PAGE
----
Blogging in Exile: Ewww Tuesday, Jan 4 2011 

7mate‘s middle-of-the-day, 1980s lineup includes Baywatch, right from the very beginning. I never noticed it before, but I can’t keep my eyes off Erika Eleniak. It’s the monobrow, you see. Everyone else sees a blonde Playboy model; I see Nick Giannopoulos in a one-piece bathing suit.

It’s one of those car-wreck things.

Blogging in Exile: The Razor in the Closet Sunday, Jan 2 2011 

My local library rocks, when it’s not full of backpackers sating their wifi needs. Not only did I pick up Cold Print and Inglourious Basterds, but also Larry Writer’s excellent Razor, a history of East Sydney’s razor gangs of the 1920s to 1940s. Not only is it a fascinating read, but it also poses a few awkward questions.

Australia never had Prohibition per se, but in 1916, around 5000 soldiers rioted, looted and drank outer-suburban Liverpool dry, before heading into the centre of Sydney to do the same. After three days of drunken mayhem, the state government instituted the Liquor Act, and a referendum later that year saddled New South Wales with what was known as the Six-o’clock Swill: until it was repealed in 1955, pubs were banned from serving alcohol after 6pm.

In the wake of this, the “sly grog” trade sprang up, serving often watered-down drinks after hours; Sydney’s sly-groggeries were somewhat analogous to America’s speakeasies. By the Depression, many Sydneysiders couldn’t afford to go the track, but would bet nonetheless, so the provision of sly grog went arm-in-arm with prostitution, illegal, off-track SP betting and cocaine traffic.

Family legend has it that my grandfather was distantly descended from English and Spanish gentry, and (aside from one black sheep) my grandmother from decent, but hard-working, Scots and Irish migrants. But genealogy shows that both came largely from convict stock, transported to Australia in the late 18th and early 19th centuries.

In the late 1920s to the early 1940s—records show, for much longer than I’d been led to believe—my grandfather was a talented boxer. He and my grandmother drove taxis in central Sydney. At other times, he worked as a bookmaker; family whispers suggest that my grandfather’s bookmaking may have taken place off-track. (A rumoured feud with the Waterhouse family, however, hints that he may occasionally have seen horse flesh.)

My grandfather was in the habit of concealing cash about his person—the bag with his bookmaking takings was mostly rolls of banknote-sized pieces of newspaper, rolled up with only a few small-denomination notes on top. Presumably, this was to foil standover men, protection racketeers who specialise in victimising small-time criminals. (Mark “Chopper” Read is a relatively modern example.)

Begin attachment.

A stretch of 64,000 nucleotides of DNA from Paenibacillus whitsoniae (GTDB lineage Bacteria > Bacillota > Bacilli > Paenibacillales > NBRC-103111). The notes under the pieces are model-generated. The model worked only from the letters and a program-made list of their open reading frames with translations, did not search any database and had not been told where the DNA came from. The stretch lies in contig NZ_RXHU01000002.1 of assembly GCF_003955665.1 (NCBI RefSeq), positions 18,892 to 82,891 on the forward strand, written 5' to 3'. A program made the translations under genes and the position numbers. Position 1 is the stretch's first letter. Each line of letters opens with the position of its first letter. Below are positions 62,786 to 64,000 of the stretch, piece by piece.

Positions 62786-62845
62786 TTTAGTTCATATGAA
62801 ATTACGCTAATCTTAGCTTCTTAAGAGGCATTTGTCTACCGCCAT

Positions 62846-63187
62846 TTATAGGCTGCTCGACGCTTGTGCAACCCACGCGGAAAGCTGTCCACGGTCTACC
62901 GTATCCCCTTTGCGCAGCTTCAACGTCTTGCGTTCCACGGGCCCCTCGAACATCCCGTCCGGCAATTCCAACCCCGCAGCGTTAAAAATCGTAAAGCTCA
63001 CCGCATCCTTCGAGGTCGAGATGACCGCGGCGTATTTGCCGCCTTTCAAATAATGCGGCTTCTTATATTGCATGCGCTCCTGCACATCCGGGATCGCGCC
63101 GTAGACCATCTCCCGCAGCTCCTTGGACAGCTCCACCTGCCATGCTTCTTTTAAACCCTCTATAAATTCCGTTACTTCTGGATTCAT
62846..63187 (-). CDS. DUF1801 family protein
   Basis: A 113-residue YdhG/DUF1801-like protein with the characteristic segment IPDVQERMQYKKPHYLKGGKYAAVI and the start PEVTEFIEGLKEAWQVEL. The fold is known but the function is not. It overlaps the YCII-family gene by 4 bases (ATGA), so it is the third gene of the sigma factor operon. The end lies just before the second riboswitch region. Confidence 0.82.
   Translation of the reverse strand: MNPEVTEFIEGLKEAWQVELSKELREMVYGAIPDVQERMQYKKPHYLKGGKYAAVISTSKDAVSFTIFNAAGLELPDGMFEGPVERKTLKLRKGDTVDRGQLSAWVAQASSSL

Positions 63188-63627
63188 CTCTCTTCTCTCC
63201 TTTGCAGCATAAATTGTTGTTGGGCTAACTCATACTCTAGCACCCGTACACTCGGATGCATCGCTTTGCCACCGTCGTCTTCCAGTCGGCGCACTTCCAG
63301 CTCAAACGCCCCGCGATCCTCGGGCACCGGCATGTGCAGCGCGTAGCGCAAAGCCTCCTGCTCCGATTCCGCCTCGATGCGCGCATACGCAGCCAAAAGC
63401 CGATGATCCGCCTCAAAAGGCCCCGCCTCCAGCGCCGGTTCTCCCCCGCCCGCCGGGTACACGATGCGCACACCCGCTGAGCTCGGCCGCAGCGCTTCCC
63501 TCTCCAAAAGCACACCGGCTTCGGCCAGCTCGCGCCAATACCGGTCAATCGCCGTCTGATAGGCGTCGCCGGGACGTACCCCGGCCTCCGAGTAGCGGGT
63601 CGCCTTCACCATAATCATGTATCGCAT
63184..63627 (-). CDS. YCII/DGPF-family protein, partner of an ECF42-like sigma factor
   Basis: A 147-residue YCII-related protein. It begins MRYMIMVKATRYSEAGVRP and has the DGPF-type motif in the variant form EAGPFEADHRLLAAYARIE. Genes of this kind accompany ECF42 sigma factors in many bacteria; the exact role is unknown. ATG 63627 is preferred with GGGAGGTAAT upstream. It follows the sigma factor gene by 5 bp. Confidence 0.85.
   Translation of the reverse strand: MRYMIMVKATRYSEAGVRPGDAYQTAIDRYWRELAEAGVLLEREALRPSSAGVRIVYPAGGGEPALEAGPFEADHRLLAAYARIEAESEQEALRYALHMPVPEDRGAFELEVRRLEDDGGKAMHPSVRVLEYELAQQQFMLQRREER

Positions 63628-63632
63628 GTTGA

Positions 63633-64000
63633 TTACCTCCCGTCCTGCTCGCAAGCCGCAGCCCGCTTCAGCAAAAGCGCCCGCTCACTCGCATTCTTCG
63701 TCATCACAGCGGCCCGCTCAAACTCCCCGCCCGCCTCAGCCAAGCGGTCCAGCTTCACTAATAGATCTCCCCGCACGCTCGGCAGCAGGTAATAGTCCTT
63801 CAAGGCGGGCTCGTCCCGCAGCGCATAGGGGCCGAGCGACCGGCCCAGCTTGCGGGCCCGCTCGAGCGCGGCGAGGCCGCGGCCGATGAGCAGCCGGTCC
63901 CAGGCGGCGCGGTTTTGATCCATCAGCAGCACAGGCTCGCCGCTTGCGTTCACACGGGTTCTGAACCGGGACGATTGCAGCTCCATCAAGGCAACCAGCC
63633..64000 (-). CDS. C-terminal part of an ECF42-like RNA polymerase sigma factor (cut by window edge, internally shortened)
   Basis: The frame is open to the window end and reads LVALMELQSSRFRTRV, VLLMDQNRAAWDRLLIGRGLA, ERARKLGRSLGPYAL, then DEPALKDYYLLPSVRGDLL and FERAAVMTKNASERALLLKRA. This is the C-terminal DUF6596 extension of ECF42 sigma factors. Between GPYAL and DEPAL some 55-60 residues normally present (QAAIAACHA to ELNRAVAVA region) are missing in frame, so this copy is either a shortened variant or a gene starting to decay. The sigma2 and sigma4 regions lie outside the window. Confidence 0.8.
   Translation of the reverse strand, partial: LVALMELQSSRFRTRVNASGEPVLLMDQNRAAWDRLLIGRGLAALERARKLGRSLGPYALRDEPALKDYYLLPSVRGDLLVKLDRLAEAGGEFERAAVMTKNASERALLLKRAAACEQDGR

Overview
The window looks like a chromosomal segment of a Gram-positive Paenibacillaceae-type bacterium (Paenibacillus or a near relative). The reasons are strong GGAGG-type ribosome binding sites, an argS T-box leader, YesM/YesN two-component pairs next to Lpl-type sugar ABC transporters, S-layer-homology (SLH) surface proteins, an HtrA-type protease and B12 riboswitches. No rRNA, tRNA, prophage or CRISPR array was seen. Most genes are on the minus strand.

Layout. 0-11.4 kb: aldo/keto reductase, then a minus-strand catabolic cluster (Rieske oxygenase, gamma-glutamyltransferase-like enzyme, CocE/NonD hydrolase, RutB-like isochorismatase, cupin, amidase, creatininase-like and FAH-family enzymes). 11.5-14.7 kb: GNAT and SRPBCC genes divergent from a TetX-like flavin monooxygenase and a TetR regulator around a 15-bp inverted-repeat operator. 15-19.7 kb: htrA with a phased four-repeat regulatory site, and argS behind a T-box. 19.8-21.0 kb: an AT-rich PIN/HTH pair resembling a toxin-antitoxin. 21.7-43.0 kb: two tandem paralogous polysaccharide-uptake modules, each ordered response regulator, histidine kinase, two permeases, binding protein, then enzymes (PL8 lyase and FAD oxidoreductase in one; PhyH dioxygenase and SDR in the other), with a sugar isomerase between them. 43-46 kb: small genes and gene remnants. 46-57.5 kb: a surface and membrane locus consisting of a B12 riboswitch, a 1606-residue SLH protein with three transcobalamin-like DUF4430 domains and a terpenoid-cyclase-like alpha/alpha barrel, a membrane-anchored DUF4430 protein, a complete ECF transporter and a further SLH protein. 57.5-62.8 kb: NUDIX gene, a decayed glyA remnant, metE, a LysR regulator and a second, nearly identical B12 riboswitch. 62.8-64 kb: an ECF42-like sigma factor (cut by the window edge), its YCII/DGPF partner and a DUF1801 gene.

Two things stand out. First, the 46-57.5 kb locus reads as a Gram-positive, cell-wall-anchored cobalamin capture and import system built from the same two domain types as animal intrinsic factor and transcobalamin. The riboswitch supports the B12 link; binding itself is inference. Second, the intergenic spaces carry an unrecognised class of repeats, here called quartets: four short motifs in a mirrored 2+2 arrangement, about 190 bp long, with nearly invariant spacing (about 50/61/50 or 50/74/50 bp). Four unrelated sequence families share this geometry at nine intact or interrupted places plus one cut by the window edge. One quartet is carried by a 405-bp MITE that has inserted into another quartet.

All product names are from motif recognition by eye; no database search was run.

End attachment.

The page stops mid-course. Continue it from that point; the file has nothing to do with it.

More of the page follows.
My grandmother always kept a loaded rifle in the house. And she was tough, never having trouble from male taxi passengers in that relatively lawless era, and—family legends once again attest—holding her own a couple of decades later in an on-air run-in with Germaine Greer.

At one point, at least, they were wealthy enough to afford waterfront property at the western end of the harbour. But in the early 1940s, as war raged across the world, they settled down: my grandfather enlisted and became a mechanic at de Havilland‘s facility near Bankstown Airport, and my grandmother raised their daughters, renovated a series of houses and ran a fruit-and-vegetable shop. They moved out to Fairfield, then (as now) home to many of Sydney’s New Australians. Although they never discussed it, it seems that their fortunes had waned.

Blogging in Exile: The Traveller Who Wasn’t Monday, Dec 20 2010 

One final story from British Folktales, as originally told in The Detroit Free Press in 1889.

A young woman and her mother checked into a foreign hotel late one night after an arduous journey, both tremendously exhausted.

When the young woman awoke late in the next day, she opened the adjoining door to discover her mother’s room empty; in fact, all the furniture and wallpaper were different to the night before, and her mother was nowhere to be found. Upon asking the staff, they insisted that whilst the daughter had booked two rooms, she had arrived alone, and the daughter began to think that she may have gone mad.

She related the tale to her friends when she returned to England; one of these enquired with the police and Consul, and the truth came out: the mother had taken violently ill with cholera. Although a doctor had been called, the mother died, and in a fit of panic, the hotel owners carried out the body, burnt the furniture, repapered the walls and ordered the staff never to speak of what had transpired, for nobody would stay there again if it became known that they’d had a case of cholera in the hotel.

It’s a wonder that they never made this into an episode of Fawlty Towers.

Blogging in Exile: Bacon’s Brazen Head Sunday, Dec 19 2010 

Roger Bacon is one of the most intriguing characters in English occult history, easily up there with John Dee and the much later Aleister Crowley. Tales of the late 13th-Century Franciscan friar’s sorcerous abilities abound, but one of the most famous (and bizarre) revolves around his Brazen Head (which, incidentally, receives a brief mentioned in the Call of Cthulhu scenario The Auction):